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Integral equation

  1. Mar 2, 2008 #1
    1. The problem statement, all variables and given/known data
    Solve for u(x):

    [tex]0 = e^{2\int u(x) dx} + u(x) e^{\int u(x) dx} - a(x)[/tex]

    2. Relevant equations

    3. The attempt at a solution
    I tried using the quadratic formula,

    [tex]e^{\int u(x) dx} = \frac{-u(x) \pm \sqrt{u^2(x) + 4a(x)}}{2}[/tex]

    , converting to log notation and differentiating, but from there I didn't know how to solve for u(x). I thought maybe I could use something on the lines of the log-definitions of the inverse trig functions. Any ideas?
  2. jcsd
  3. Mar 2, 2008 #2


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    Homework Helper

    what are the limits on the integration? if they are fixed then [itex]\int dx u(x)[/itex] is just a number (call it C) and
    u=(a-e^{2 C})/e^{C}
  4. Mar 2, 2008 #3
    You could convert it to a differential equation and try to solve this, however it turns out that this new differential equation is severely determined by the unknown function a(x). In order to do this, set:

    [tex]e^{\int u(x)dx}=f(x)[/tex]



    And putting this into the equation gives:


    This is a Riccati equation, which can be transformed into a linear one by transforming:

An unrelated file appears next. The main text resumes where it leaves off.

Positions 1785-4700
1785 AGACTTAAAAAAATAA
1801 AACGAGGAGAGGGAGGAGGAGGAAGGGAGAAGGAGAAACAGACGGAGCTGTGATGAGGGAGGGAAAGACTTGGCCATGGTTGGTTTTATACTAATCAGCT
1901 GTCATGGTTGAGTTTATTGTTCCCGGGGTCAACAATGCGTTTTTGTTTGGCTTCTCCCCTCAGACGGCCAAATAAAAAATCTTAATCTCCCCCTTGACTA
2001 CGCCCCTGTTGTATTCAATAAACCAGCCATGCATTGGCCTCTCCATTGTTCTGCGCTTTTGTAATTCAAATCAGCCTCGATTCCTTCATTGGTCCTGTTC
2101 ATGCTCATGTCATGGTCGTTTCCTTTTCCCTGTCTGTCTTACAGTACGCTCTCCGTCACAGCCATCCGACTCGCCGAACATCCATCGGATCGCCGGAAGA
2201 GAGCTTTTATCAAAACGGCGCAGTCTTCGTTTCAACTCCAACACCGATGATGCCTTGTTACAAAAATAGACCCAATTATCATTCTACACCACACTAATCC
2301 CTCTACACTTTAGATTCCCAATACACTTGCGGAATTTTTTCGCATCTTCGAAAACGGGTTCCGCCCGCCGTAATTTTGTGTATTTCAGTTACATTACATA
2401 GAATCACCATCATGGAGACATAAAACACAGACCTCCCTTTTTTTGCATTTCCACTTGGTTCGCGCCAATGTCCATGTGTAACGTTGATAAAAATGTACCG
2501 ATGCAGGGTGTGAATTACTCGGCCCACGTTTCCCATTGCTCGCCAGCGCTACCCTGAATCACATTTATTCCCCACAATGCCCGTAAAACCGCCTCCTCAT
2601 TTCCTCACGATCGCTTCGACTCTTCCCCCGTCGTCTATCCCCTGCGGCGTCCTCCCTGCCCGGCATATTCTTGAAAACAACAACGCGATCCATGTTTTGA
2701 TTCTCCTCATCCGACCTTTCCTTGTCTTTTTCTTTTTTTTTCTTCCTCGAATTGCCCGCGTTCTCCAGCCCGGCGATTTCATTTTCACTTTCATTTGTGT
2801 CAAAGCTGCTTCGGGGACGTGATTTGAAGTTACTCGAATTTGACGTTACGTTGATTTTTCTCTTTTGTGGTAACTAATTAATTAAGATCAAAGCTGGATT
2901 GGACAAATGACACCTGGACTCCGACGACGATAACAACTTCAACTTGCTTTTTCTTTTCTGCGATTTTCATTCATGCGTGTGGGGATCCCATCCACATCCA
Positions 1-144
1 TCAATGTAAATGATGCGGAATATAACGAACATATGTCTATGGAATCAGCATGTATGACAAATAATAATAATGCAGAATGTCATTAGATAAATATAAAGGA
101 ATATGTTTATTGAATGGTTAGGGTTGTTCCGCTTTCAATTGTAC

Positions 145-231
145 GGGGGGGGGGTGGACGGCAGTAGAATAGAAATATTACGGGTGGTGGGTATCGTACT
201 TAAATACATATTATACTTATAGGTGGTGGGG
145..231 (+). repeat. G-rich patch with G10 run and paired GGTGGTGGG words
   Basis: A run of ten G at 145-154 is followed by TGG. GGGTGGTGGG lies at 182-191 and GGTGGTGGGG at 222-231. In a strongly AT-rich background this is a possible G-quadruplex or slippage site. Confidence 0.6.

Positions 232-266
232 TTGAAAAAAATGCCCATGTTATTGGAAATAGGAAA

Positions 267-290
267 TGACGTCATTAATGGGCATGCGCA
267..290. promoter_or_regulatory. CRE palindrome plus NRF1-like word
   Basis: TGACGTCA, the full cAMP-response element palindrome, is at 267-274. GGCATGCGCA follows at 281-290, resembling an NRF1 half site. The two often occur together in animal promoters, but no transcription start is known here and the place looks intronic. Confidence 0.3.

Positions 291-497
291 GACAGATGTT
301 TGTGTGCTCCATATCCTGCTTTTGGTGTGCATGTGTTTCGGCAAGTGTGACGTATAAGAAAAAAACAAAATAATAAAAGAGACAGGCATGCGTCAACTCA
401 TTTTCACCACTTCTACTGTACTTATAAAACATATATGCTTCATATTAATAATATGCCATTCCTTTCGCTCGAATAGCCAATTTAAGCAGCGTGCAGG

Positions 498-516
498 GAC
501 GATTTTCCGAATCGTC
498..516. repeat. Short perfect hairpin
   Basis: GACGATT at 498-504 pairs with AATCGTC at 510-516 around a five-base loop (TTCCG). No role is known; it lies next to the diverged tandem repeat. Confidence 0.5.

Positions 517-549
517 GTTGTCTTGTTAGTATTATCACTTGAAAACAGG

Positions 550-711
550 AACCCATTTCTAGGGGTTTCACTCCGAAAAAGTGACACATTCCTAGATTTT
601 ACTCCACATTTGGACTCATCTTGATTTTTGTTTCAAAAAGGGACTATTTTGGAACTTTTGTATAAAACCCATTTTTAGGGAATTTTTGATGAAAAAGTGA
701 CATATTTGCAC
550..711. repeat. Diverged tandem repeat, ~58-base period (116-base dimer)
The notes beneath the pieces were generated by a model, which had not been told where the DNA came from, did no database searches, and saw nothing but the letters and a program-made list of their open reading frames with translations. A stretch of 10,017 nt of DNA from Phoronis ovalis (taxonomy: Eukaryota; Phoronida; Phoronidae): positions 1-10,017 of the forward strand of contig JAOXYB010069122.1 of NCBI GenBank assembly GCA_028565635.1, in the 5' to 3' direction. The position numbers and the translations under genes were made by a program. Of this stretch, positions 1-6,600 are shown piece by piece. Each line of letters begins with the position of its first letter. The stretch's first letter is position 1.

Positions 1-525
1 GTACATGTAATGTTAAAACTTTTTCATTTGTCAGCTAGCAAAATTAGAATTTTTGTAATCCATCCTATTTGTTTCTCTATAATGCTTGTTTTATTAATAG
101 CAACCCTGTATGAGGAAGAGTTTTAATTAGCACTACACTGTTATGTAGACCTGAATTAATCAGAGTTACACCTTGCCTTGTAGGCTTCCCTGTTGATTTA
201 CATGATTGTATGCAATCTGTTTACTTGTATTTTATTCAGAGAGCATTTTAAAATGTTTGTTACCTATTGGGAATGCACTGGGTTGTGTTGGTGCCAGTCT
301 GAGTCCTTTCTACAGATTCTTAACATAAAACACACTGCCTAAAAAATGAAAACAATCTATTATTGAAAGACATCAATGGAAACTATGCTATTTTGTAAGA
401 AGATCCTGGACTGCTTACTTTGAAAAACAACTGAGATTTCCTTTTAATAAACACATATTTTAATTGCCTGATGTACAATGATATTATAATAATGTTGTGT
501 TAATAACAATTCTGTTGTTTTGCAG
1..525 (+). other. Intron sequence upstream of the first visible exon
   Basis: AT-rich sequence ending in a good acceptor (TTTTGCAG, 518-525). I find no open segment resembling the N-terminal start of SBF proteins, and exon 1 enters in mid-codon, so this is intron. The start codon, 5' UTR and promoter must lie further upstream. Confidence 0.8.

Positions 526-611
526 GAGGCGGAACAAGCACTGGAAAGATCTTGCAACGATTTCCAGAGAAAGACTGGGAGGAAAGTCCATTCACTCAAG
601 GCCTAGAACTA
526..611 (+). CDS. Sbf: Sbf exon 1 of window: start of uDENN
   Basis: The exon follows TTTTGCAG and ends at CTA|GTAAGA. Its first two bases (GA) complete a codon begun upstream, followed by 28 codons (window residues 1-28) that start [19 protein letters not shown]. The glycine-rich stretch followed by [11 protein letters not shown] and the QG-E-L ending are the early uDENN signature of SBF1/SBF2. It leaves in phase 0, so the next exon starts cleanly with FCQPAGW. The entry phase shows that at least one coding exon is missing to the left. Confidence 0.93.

[tex]\frac{df(x)}{dx}=-\frac{1}{[u(x)]^2}\left(\frac{du(x)}{dx}\right)^2 +\frac{1}{u(x)} \frac{d^2u(x)}{dx^2}[/tex]

    The equation becomes:

    [tex]\frac{d^2u(x)}{dx^2}-u(x)\cdot a(x)=0[/tex]

    And this one can be solved if a(x) is known. P.e. a(x)=-1 gives sin and cos functions, a(x)=x gives airy functions, a(x)=1 gives hyperbolic ones, etc.

    This might be the complete wrong idea, but I don't see it in another way.

    [Edit] Someone was faster....
  5. Mar 2, 2008 #4
    Actually, I got the integral equation by trying to solve

    [tex]\frac{d^2u(x)}{dx^2}-u(x)\cdot a(x)=0[/tex]
  6. Mar 3, 2008 #5
    foxjwill, to my knowledge there is no solution in terms of a(x). As I pointed out the solution depends so heavily on this function a(x) that you can't solve it without knowing it explicitly. The few examples I gave did show this, no? A sin or cos function compared to a hyperbolic one or even an Airy function (which is closely related to the functions of Bessel) are so different, even for the simple assumed functions of a(x) equal to -1, 1 and x. Maybe there is an explicit integral representation of the solution, but I think it will be closely related to the one you originally posted.
  7. Mar 4, 2008 #6


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    also, you could try using Green's functions and getting an approximation... the utility of this approach probably depends on the form of a(x). E.g., find the "homogeneous" solutions
    \frac{d^2 f}{dx^2}=0
    and the "free" green's function
    and then consider the term
    as an inhomogeneous term so that the "solution" is given by
    u(x)=f(x)+\int dx' G(x,x')a(x')u(x')

    Then, supposing u(x) is only a little different from f(x) once can develop succesive approximations for u(x) as
    u(x)\approx f(x) + \int dx' G(x,x')a(x')f(x')+\int dx' G(x,x')a(x')\int dx'' G(x',x'')a(x'')f(x'')+\ldots
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